Having a budget is a great tool because it allows someone to critically analyze their spending habits and realistically forecast their future financial goals. For such a simple concept, creating and sticking to a budget can be one of the hardest things to do! However, with a little bit of self-control and perseverance, it can be an accomplishable goal for anyone to do.
Budgeting does not have to be an intimidating task. To start, just try opening an Excel spreadsheet and input your revenues and expenses for one month at a time. Every time you make a purchase, input this into your spreadsheet and deduct the amount from the balance remaining. Being more aware of your spending is the first step to generating an effective budget. To prevent overspending, try paying with everything for the first month through one singular account, either chequing or credit card. This will give you a clear idea of what is coming in and out, without worrying about how much has also been spent via cash and other accounts.
Once you have taken the time to document your income and expenses for one month, you will have moved onto the analyzing position. Look over every transaction and add up how much you’ve spent on housing, food, utilities, etc. Some costs are non-negotiable, such as rent or mortgage payments. However, some costs are more variable, such as the amount of money spent on eating at restaurants or entertainment. This is the time to narrow these costs down so that they are at a comfortable amount for yourself. Be honest with yourself about what you will be able to give up.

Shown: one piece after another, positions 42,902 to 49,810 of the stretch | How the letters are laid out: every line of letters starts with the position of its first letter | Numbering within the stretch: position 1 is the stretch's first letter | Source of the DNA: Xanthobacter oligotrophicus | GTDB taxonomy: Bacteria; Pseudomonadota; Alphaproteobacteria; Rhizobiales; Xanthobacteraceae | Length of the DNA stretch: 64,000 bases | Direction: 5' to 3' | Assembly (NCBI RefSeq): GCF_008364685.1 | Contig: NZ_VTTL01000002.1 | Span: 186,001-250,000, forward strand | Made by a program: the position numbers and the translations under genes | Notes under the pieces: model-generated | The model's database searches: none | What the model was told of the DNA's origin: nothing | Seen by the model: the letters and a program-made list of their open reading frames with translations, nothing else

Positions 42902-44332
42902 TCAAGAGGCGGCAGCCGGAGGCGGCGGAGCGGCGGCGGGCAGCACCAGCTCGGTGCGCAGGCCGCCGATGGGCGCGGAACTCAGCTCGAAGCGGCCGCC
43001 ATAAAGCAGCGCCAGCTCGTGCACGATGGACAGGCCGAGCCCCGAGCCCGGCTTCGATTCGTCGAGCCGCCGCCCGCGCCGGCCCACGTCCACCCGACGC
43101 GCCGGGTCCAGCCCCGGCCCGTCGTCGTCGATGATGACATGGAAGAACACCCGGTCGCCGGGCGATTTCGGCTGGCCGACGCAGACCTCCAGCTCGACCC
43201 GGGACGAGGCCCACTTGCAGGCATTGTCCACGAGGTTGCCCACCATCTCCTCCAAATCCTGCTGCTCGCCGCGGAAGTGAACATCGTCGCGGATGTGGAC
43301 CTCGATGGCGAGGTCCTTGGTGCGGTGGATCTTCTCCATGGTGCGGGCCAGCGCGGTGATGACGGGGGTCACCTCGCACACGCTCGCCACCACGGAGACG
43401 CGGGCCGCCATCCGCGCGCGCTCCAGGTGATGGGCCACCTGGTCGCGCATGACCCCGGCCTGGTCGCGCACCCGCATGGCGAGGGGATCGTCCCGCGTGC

Making the Budget
A popular form of budgeting is known as the 50-30-20 budget. Using this method, 50% of your monthly salary will be put towards essential costs such as groceries and living expenses. Then 30% of your salary will be allocated to things that would be nice to have, such as vacations or entertainment. The final 20% will go straight to a savings account. It is up to you what you would like to save up for. Typically, people will put money towards retirement savings, or their children’s college savings.
There are a wide variety of free budget tools available to try out. Most financial institutions will offer a budget app that helps monitor your spending. If you have overpassed spending in one area, it will send you a notification to let you know.
Mint is a free tool that is popular because it enables you to link all your accounts to it. It can keep track of your savings, chequing, and credit card accounts all at once. Mint has visual graphs that show you how far away you are from paying off loans or savings for a certain goal.
Excel, as mentioned above, is a good starter tool. If you enjoy keeping minute track of your spending habits, Excel is a simple way to do so. Excel also has various templates that might help make transactions clearer to see.